Our only major gripe with this vehicle is its engine. It’s neither as quiet nor as refined as the top rivals in this class. Some of the blame lies with the CVT, as it can let engine speed race ahead of road speed, generating unnecessary racket. As with acceleration, though, the transmission’s updated software mitigates this somewhat. Wind, road, and tire noise are non-issues.

All models have simple climate controls. In terms of audio/infotainment, our preferred arrangement includes the navigation system, which is standard on the Platinum and optional since 2014 on the SL. Pathfinders so equipped have a larger screen with touch capability. Non-navigation models have to use a central dashboard dial and built-in directional pad in order to access the different menus and settings. It’s functional but a bit clunky, particularly when accessing the different audio menus.

Pathfinder’s cabin is unexceptional for design and materials quality. This is OK on the lower-line S and SV versions, but it would have been nice to see some more upscale trimmings on the SL and especially the Platinum.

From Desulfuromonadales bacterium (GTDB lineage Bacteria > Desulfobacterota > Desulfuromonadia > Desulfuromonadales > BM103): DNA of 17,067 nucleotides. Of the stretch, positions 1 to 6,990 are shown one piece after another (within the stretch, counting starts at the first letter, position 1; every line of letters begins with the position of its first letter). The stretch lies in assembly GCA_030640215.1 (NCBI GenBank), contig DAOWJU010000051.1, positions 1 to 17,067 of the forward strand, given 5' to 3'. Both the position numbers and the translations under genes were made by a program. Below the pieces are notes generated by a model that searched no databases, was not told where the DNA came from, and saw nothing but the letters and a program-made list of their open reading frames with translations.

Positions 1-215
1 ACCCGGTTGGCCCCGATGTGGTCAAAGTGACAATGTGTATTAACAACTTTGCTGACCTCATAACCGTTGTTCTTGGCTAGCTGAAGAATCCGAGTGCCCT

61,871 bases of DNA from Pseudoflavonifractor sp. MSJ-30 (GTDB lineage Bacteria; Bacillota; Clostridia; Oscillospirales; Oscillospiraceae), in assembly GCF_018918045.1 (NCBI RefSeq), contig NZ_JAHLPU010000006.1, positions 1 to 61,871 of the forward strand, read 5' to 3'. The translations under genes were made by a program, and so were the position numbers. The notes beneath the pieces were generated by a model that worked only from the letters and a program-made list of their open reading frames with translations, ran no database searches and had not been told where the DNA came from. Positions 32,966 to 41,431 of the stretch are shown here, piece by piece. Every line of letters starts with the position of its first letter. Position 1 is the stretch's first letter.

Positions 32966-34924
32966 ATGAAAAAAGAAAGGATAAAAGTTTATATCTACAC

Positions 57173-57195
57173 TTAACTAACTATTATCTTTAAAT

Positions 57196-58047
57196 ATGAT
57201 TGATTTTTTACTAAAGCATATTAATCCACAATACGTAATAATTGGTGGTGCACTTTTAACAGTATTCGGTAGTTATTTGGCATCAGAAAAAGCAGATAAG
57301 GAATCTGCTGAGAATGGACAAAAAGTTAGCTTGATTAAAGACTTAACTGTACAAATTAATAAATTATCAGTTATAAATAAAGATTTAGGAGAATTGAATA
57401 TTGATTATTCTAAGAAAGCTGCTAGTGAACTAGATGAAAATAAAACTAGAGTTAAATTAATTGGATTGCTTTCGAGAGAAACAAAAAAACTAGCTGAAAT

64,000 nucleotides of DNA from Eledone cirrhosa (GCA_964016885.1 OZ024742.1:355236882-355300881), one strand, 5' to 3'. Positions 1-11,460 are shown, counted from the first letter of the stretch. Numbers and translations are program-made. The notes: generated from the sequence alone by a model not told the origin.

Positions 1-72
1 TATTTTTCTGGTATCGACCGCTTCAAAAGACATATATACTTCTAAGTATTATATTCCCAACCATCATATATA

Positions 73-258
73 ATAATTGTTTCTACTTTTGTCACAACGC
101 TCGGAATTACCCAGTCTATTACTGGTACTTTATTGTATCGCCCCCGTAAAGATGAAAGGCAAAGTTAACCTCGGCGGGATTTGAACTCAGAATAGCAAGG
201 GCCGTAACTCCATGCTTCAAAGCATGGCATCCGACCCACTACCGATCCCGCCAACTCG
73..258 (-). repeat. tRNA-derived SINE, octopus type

Headroom is terrific up front, particularly on models not equipped with the optional sunroof. Even with the glass roof, most occupants will not find their noggins anywhere near the headliner. Visibility is quite good thanks to thin roof pillars. While Nissan officials hinted at the possibility of blind-spot alert availability for 2014 Pathfinders, this worthwhile safety feature, disappointingly, remained unavailable until the 2015 model year.

Second-row seat space is decent, provided the sliding bench is set in its most aft position. Moving it forward shrinks legroom rather dramatically. Some testers complained that the shape of the bottom cushion resulted in an uncomfortable knees-up seating position. Nissan’s EZ Flex tilt-and-slide mechanism makes access to the 3rd row, well, easy even if a child seat is attached. Once situated, though, the 3rd row has only kid-size room.